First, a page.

Sayger reflects on her Wesleyan experience and leadership opportunities


BUCKHANNON — Martinsburg’s Gabriella Sayger, a senior at West Virginia Wesleyan and a recently published author, knew right away that Wesleyan was the college for her. “I instantly felt connected to Wesleyan,” Sayger said, citing the support and care of the faculty as what drew her to the campus. While she keeps busy with her two majors, English and gender studies, and her three minors in history, honors, and legal studies, she also finds the time to be heavily active in campus life, serving as former president of Alpha Gamma Delta Alpha, Omicron Chapter, the former campus correspondent for Her Campus, a mentor for our 1st Generation program, as well as a member of WVWC’s golf team. In addition, she currently holds the position of Volunteer Center Coordinator for the City of Buckhannon. 

On how these countless activities influenced her time at Wesleyan, Sayger said, “These experiences taught me to be confident in myself. Leadership is hard and full of hard decisions and unwanted outcomes, but that’s a part of life. It has made my time at Wesleyan even more of a learning experience, and I believe it was necessary for my personal growth. Serving as president has shown me what matters in life and that happiness is not just one set path.”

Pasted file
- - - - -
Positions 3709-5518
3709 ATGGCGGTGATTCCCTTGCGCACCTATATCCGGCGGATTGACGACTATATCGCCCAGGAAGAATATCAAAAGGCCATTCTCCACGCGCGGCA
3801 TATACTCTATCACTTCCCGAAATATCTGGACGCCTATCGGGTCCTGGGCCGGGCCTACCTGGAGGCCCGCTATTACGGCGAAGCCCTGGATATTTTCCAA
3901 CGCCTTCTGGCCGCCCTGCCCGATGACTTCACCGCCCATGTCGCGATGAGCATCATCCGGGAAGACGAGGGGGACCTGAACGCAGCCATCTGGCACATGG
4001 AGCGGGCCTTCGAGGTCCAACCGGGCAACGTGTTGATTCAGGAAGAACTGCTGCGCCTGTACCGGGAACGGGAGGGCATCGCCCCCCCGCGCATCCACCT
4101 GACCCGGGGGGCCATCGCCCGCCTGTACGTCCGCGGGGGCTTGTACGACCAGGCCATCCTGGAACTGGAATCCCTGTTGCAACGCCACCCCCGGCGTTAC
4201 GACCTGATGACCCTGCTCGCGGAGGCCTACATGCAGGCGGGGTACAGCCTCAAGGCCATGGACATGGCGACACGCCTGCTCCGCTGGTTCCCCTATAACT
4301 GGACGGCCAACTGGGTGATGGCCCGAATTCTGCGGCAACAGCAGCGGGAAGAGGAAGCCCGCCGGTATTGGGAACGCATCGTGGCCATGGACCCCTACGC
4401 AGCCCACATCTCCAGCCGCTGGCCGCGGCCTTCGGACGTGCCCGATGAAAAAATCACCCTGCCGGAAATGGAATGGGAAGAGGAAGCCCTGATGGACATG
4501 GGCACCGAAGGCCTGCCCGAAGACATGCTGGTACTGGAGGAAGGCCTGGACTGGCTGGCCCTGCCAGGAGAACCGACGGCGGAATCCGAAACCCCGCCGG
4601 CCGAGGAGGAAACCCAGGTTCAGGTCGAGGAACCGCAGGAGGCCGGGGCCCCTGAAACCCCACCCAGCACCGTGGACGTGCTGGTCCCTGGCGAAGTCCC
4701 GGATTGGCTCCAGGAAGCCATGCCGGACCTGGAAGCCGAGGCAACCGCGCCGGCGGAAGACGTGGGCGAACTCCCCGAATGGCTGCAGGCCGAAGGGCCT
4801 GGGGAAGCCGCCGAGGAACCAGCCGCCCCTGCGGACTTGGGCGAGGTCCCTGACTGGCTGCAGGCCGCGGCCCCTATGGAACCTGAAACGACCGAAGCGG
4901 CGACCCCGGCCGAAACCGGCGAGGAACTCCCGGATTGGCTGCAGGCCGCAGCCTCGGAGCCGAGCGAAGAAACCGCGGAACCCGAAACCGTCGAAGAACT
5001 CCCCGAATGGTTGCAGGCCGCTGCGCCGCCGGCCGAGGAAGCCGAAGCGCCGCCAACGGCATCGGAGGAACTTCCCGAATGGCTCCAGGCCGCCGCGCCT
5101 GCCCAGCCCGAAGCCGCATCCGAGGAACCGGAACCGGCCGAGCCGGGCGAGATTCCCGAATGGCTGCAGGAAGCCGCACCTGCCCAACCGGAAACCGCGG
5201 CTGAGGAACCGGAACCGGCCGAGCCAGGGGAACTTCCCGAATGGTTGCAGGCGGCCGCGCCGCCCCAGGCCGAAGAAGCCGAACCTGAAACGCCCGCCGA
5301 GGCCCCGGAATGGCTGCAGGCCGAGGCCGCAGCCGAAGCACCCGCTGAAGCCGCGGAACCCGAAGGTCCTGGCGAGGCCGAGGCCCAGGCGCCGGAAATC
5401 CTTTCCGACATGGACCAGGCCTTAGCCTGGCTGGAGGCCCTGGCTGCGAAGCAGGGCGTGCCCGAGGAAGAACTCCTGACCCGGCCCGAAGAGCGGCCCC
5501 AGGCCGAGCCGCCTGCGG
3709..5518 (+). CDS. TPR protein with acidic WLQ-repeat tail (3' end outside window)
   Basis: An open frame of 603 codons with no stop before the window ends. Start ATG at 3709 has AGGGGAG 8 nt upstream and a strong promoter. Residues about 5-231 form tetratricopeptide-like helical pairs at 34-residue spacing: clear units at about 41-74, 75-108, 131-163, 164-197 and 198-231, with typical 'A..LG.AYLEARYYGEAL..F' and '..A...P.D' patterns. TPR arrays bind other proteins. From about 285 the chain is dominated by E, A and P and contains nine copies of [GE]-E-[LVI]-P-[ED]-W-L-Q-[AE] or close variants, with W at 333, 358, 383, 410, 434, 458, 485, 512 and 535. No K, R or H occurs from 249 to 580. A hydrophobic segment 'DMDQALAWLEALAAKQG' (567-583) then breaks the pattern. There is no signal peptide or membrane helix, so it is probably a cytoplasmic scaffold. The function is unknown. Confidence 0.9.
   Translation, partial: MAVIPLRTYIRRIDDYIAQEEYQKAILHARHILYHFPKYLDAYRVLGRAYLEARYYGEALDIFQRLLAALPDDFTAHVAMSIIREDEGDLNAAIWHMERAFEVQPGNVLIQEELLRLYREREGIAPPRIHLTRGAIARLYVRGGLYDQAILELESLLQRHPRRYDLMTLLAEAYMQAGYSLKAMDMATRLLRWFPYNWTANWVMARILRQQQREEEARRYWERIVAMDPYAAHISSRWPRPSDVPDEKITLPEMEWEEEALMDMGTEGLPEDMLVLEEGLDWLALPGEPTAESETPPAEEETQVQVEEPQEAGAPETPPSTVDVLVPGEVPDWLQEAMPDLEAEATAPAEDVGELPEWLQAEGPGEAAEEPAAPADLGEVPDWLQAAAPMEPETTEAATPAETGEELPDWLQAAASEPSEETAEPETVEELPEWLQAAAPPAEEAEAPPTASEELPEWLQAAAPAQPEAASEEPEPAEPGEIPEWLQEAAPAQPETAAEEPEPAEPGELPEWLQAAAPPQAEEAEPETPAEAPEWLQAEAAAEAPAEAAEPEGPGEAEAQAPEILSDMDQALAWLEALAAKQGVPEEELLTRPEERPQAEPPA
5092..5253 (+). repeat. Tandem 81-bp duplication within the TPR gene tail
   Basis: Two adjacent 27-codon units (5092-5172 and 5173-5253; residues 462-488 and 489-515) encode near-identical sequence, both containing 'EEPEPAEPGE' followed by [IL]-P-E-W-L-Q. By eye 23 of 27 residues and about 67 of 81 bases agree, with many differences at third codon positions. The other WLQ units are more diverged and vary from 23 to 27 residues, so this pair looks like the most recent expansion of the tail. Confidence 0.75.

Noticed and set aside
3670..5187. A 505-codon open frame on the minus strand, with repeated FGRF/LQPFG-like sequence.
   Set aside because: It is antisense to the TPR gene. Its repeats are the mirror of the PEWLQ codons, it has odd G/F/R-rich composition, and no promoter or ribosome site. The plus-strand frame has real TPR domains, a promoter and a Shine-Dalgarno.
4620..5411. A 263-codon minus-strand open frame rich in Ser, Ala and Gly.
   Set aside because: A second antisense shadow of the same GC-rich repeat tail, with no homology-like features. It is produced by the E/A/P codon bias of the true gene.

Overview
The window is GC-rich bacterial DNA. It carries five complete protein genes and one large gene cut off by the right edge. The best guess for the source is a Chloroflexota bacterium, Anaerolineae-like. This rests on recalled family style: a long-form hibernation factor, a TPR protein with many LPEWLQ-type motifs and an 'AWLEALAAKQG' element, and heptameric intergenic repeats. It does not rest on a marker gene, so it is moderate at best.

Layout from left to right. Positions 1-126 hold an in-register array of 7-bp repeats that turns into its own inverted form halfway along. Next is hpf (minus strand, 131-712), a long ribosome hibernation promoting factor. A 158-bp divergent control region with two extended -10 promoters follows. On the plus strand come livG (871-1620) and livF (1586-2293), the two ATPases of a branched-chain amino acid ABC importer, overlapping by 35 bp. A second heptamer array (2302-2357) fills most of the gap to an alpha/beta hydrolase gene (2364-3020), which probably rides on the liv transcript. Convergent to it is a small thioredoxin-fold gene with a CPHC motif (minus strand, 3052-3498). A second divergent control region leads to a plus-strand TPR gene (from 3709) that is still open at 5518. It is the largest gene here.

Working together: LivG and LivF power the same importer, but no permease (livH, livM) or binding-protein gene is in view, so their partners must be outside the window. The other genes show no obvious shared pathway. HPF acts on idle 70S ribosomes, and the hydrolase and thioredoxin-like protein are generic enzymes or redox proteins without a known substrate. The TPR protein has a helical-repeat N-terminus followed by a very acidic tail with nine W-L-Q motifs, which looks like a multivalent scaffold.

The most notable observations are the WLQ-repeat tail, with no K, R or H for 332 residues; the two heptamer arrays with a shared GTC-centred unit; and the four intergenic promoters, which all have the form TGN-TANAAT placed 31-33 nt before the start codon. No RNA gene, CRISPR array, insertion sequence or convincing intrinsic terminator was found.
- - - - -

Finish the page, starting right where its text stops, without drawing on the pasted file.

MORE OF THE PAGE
As the Editor in Chief of the Vandalia, WVWC’s creative arts magazine that is having its twentieth anniversary this year, Sayger commented on how the position impacted her greatly when preparing for life outside of undergraduate school. “I have much of the final say on the Vandalia. I usually begin by selecting my staff and working with them to create something unique,” she shared. “This opportunity has taught me how to plan efficiently and that every detail matters. I think these skills will be very beneficial for my future.” She is currently applying for admission to law schools such as Duke, American University, WVU, University of Michigan, and Ohio State (Moritz Law).

Sayger also commented on the publication of her poetry collection, “Pretty Ugly Honey,” which was released on Amazon over the summer in 2019. “It’s a compilation of works that I had been writing for over six years, most of them are from my writing classes at Wesleyan. The talented Brantley Hyre created my unique cover page, and the title had been in my head for a long time. I wanted to create something complex and completely me.” 

“Life is beautiful and full of disaster,” states the summary of “Pretty Ugly Honey.” “It is not perfect and it never will be. It is okay to be sad, scared, to feel hopeless, but it is important to love yourself, to pick yourself up, to keep moving forward. Acknowledge the pain, but don’t let it define you.”

When asked about her ultimate goals, she stated, “I want to give back to the state of West Virginia, and to help others.”

Advertisement

More In Local News